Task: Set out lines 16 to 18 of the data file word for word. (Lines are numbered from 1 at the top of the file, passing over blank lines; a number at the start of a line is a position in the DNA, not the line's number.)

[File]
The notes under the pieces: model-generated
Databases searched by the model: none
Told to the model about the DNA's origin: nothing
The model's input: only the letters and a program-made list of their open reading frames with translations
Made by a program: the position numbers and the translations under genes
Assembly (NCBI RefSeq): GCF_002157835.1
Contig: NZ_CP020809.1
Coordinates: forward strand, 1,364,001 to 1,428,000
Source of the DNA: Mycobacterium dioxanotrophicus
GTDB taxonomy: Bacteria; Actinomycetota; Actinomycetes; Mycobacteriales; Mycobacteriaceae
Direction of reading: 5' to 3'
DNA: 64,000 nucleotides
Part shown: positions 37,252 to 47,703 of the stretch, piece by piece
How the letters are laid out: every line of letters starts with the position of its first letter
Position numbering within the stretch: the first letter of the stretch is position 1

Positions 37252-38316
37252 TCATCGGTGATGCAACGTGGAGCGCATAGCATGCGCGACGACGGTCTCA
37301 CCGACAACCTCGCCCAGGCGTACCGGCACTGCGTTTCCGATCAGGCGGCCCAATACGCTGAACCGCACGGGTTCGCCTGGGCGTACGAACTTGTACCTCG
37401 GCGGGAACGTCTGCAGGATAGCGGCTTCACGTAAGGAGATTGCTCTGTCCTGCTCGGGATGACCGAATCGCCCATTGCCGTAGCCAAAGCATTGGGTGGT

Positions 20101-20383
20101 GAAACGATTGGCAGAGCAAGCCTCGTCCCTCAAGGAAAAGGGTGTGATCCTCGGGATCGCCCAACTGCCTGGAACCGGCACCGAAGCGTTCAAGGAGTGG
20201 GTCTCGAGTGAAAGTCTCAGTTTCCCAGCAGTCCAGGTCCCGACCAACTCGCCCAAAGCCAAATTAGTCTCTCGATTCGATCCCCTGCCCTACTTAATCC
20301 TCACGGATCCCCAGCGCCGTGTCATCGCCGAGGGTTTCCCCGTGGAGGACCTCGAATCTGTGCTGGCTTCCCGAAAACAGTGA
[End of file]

Positions 37252-38316
37252 TCATCGGTGATGCAACGTGGAGCGCATAGCATGCGCGACGACGGTCTCA
37301 CCGACAACCTCGCCCAGGCGTACCGGCACTGCGTTTCCGATCAGGCGGCCCAATACGCTGAACCGCACGGGTTCGCCTGGGCGTACGAACTTGTACCTCG